Party Structure • RNC used computerized mailing lists to raise money. Money was used to provide services for candidates, effectively becoming a national firm of political consultants. • DNC learned from RNC, but not as successful. • Both sent $$ to state parties, to sidestep federal spending limits (soft money).
National Conventions • National committee sets the time and place and tells each state its # of delegates and the rules for their selection. • Dems and Repubs have very different ways of awarding delegates. • In the 1970s, rule changes increased the number of women, blacks, youths, and Native Americans attending the Dem convention.
Delegate Distribution • Formulas are used by both parties to allocate their delegates to the national convention. • The Republicans reward those states that consistently favor their candidates in presidential and congressional elections. • Democrats reward larger states that consistently support their candidates. • The result is that republicans give more delegates to states from the South and Southwest, whereas the democrats give to the North and West.
Today’s convention • Today’s national convention is similar to a large pep rally for the nominee. It is used to ratify the choices made by the voters during the primary season. • The party in power (executive branch) has their convention after the party seeking office holds their convention. Usually a week or two after.
State and Local Parties • There is no hierarchal structure of political parties. Each level deals with its own issues. Ideas are not passed from national to state to local. • The only thing that floes from one level to another is money.
The Political Machine • Definition- a party organization that recruits members via tangible incentives. • Prevalent in the US until early 1900s. • It has been curbed by civil service reform, voter registration, and social services being taken over by the federal and state government.
Types of Political Parties • Ideological- based on an agenda covering many topics. Very factionalized. • Solidary groups- based on friendships. Not very hard working. • Sponsored parties- craeted by an organization. Not very common in US. • Personal following- name recognition, $$, favorite son (ex. Kennedys (MA), Longs (LA), Perot (1992, 1996)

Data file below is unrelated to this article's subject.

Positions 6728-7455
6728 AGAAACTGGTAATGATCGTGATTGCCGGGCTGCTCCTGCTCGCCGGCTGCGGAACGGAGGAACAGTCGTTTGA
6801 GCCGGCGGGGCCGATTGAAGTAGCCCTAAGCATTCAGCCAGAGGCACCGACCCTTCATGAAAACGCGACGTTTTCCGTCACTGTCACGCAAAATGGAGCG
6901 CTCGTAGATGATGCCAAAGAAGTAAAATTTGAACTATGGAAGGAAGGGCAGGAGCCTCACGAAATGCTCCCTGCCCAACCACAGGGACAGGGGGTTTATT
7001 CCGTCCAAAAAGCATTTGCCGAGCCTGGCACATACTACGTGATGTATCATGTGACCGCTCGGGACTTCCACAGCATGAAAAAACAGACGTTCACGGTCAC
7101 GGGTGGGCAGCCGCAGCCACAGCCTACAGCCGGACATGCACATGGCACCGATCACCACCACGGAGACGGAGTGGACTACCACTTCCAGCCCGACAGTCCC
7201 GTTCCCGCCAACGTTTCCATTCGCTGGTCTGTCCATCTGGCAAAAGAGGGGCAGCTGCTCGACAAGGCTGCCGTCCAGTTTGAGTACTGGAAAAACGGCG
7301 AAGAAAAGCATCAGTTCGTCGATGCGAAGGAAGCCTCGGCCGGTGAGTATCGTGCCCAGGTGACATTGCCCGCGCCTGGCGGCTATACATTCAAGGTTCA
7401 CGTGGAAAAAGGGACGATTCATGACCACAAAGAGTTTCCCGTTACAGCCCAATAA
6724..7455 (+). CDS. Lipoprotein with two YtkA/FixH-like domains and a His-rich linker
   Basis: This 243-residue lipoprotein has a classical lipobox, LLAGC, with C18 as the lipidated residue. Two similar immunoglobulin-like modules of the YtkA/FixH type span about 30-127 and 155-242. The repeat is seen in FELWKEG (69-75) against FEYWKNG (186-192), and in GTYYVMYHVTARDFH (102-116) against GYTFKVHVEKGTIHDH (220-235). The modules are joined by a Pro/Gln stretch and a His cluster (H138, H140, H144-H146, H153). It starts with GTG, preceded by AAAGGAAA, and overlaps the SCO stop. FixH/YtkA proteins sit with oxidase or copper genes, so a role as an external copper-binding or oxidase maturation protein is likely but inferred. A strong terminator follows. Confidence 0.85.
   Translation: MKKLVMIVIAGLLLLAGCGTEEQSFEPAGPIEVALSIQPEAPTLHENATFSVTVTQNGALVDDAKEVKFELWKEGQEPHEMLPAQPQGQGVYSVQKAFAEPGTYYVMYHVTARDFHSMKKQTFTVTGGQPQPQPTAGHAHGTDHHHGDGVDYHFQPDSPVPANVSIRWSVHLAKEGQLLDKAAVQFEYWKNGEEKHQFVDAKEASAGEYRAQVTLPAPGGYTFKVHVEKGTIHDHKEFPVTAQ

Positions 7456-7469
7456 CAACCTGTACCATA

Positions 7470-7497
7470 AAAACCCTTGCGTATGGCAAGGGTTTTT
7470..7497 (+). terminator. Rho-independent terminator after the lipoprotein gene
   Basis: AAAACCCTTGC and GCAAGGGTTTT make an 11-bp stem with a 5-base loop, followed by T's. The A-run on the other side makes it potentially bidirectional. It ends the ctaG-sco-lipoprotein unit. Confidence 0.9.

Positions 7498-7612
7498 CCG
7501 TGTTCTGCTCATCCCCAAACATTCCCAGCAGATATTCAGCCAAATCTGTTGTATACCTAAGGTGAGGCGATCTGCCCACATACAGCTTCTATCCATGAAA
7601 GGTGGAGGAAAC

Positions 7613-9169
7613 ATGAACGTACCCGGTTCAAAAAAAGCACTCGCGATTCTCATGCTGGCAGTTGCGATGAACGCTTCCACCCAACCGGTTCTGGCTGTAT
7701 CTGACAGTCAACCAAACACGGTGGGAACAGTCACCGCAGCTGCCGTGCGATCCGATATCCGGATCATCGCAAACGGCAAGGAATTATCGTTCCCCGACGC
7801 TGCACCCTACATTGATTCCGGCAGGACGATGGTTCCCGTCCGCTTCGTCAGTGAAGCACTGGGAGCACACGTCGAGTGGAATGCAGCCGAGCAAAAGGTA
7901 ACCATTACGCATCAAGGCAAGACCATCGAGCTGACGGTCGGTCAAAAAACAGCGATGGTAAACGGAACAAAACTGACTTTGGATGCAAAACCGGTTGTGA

The Two-Party System • Rarity among nations today. • Why does it exist in America? • 1) Electoral system- winner-take-all system and plurality system limit the number of parties. • 2) Opinions of voters- if one is failing we try the other for a little while • 3) State laws make it very difficult for third parties to get on the ballot.
Minor Parties (3rd parties) • Ideological parties- comprehensive, radical views, most enduring • Examples include Communist, Socialist, Libertarians • One-issue parties- address one concern • Examples: Free Soil, Phohibition • Economic Protest parties- regional • Examples: Greenback, Populist • Factional parties- split from major party • Examples: Bull Moose, Christian Coalition
3rd Parties • Factional parties probably have the greatest influence on public policy. • The BIG TWO may pay a heavy price if it fails to recognize the faction that has split from its party.
Nominating a President • Two forces acting together: • 1) Party’s desire to win office motivates it to seek an appealing candidate • 2) Party’s desire to acquiesce dissidents within the party forces a compromise with more extreme views.
Are the Delegates Representative of the voter? • NO!!!!! Democratic delegates are much more liberal and Republican delegates are much more conservative than your rank and file voter. • Yet, people that participate in caucuses and primaries are similar ideologically to those who participate in the general election.
Caucus v. Primary • A caucus is a much more involved process than a primary. • Due to this, only the most dedicated partisans attend. • This leads to some of the most ideological candidates (more extreme) winning or doing very well in the caucus.
Democrats v. Republicans • Since 1968 Democrats have won more congressional elections than presidential elections. • Candidates are out of step with the average voter on social and tax issues. • Rank and file dems and repubs differ very little on political issues. • The difficult thing for candidates is appealing to the average voter, while not losing the support of the more extreme delegates.